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Saul Levine Is Fired Up for AM HD

Flipping an AM to classical, he calls attention to the HD Radio aspect

K-Mozart logoSouthern California has a new classical music radio format. It is on the AM dial. And it is broadcasting in HD Radio hybrid mode.

It is a particular combination — classical music, AM and HD Radio — that you aren’t likely to encounter much. But then again veteran SoCal indy broadcaster Saul Levine has never been one to do what everyone else is doing.

As we reported recently, Levine is excited about the possibilities for digital on the AM band, including the recent FCC vote to allow all-digital operation.

Since we posted that story in early November, Levine has flipped his 1260 signal in L.A. to classical music. But while the conversion of a low-rated oldies station back to commercial classical may be interesting, it’s his enthusiasm for doing it with hybrid HD Radio on AM that drew our attention, so we followed up to learn more about his thinking.

Levine went after FM listeners early, founding Mount Wilson FM Broadcasters in 1959 and launching classical on 105.1. He now airs country on that signal, while L.A. area listeners listen to classical on listener-supported KUSC 91.5.

But Levine, now 94 years old, seeks to “revive classical radio in Los Angeles and Southern California” by airing classical music on the 1260 signal. The AM station, until recently called KSUR and airing oldies, is now KMZT, for “K-Mozart.” Its classical format is also heard via its FM translator, online stream, station app and the HD4 multicast of Levine’s 105.1 KKGO.

Saul Levine 2012
Saul Levine at his office in 2012 with an earlier iteration of K-Mozart branding.

“Please do not miss the real story that hybrid technology allows KMZT 1260 to compete with a quality signal,” Levine wrote in an email, excited about what he called a virtually noise-free signal.

“HD has been around for a few years. Many engineers were first learning how to utilize it with a learning curve of mistakes to overcome. I now have two engineers who believe in AM HD hybrid and are making it purr like a kitten.”

It’s important to note that the station is not airing all-digital, though the FCC recently began allowing that option for AMs. Levine said he would throw that switch once HD Radio receiver penetration reaches 40 to 50%.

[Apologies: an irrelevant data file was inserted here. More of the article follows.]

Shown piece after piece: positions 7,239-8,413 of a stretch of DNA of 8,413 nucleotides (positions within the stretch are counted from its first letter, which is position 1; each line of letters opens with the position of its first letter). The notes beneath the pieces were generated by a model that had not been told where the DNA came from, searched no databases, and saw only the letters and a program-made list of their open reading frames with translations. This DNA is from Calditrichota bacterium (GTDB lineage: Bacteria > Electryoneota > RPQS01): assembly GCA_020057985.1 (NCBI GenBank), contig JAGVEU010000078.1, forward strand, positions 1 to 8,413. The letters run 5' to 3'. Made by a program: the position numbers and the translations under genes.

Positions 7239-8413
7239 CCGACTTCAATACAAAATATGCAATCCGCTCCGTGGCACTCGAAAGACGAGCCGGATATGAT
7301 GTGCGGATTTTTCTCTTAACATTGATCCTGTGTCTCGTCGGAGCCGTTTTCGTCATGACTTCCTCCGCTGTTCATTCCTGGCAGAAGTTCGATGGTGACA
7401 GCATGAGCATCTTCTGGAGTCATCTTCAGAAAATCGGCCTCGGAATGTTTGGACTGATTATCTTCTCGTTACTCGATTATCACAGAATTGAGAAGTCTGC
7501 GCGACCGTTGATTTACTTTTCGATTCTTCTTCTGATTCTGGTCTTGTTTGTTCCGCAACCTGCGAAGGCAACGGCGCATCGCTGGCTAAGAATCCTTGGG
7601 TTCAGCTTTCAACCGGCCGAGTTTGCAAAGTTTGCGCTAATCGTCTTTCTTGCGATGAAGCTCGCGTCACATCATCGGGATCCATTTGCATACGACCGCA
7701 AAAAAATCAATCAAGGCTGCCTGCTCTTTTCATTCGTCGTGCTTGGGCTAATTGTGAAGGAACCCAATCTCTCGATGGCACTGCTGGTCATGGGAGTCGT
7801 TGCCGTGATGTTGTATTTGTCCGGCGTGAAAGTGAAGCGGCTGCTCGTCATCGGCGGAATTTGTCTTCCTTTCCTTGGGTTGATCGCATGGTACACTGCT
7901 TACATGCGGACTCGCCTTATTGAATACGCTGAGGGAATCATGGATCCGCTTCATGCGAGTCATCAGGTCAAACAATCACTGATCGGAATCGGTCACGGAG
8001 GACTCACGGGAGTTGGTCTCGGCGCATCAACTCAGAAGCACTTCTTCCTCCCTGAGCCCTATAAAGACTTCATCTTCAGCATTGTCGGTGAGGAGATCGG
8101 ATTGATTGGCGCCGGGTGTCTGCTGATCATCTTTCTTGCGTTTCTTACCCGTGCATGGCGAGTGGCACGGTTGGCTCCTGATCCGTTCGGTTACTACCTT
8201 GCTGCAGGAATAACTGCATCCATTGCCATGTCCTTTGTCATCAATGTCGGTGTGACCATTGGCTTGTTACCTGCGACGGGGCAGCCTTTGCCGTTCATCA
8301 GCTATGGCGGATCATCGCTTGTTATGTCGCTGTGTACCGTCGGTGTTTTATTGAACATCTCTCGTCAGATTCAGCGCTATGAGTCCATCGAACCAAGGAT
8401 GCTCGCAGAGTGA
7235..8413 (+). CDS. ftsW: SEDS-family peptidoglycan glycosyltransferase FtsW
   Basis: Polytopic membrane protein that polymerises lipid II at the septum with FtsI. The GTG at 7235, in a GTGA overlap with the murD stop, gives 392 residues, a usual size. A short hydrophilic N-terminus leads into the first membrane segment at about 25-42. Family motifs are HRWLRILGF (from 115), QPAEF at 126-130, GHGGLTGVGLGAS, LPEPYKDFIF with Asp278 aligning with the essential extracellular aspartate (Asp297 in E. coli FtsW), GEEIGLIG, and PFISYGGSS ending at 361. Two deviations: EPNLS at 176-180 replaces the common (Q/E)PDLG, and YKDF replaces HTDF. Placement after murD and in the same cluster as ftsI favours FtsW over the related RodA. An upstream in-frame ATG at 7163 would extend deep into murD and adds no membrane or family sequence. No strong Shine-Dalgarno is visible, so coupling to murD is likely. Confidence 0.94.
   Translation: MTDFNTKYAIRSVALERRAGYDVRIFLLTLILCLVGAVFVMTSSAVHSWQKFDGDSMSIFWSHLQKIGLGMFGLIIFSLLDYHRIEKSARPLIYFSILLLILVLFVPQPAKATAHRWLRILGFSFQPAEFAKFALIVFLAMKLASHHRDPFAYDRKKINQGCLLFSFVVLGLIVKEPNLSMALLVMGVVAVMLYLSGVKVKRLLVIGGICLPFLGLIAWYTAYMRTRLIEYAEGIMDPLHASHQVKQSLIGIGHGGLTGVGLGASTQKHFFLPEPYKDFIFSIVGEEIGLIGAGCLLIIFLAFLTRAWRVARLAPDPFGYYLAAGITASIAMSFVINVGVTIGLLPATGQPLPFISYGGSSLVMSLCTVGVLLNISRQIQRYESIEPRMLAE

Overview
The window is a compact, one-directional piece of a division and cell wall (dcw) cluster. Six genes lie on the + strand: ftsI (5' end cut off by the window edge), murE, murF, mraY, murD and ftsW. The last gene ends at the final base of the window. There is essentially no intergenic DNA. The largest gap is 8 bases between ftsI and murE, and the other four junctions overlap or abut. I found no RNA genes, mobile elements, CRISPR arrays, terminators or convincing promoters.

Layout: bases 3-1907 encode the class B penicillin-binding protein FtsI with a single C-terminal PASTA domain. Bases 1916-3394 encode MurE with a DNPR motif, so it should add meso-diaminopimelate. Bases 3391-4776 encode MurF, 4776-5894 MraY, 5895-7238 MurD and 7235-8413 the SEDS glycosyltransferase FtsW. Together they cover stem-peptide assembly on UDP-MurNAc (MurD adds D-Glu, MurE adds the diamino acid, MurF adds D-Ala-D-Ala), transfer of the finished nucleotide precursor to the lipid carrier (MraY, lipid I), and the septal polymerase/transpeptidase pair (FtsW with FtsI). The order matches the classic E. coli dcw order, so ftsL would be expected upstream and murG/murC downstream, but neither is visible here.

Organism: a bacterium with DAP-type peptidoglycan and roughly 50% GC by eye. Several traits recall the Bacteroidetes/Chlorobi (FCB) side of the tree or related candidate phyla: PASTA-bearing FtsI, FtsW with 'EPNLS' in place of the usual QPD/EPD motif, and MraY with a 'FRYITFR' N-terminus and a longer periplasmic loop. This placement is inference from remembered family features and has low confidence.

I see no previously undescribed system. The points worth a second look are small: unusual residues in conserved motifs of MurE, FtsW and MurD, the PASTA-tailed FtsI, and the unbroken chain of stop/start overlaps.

KMZT AM 1260 went on the air in 1947 as a 1 kW daytimer; its four-tower array is on its original seven acres in the San Fernando Valley. It now transmits with 20 kW daytime and 7.5 kW nighttime, with about 9 million listeners nearby. (Like many AMs these days, the site is now surrounded by residential development.)

Levine said the station has experimented with hybrid AM HD for a number of years using Nautel transmitters but that it wasn’t satisfactory and that, at any rate, AM HD was “under attack as a flawed technology.”

Since then, however, the transmitter amplifiers have been replaced; a new engineering team of Dan Feely and Tom White were brought in; new audio processing was installed; and more receivers are in the market. Clarence Beverage of Communication Technologies is the station consultant.

“We kept experimenting with hybrid and getting the audio to sound almost like FM on HD receivers and in stereo. One of the single events in moving us to classical music on AM was the installation of a Telos Omnia.7 processor, which knocked down audio noise in both analog as well as hybrid modes,” he said.

“With new HD radios arriving and FCC support, KMZT was ready to launch on Dec. 1. The audience response was positive and it is now anticipated that in a couple years when hybrid and HD set saturation reaches 40 to 50%, we will move to 100% digital operation.”

The big AM stations in L.A. are KFI and KNX, which are built on news/talk and all-news. KSUR’s oldies format earned only a 0.4 AQH share in the latest numbers from Nielsen Audio (November 2020 PPM 6+ Mon-Sun, 6a-12mid), while Levine’s KKGO FM country station drew a 2.4.

But Levine believes there’s a real opportunity here.

He reiterated that his company has invested about a half million dollars in the AM RF plant. “I consider the investment well spent and encourage AM operators to ignore their CPAs and invest in new equipment and hybrid technology. … The excitement is back in AM radio. Although I am a pioneer in FM radio I see a new opportunity in AM with hybrid HD.”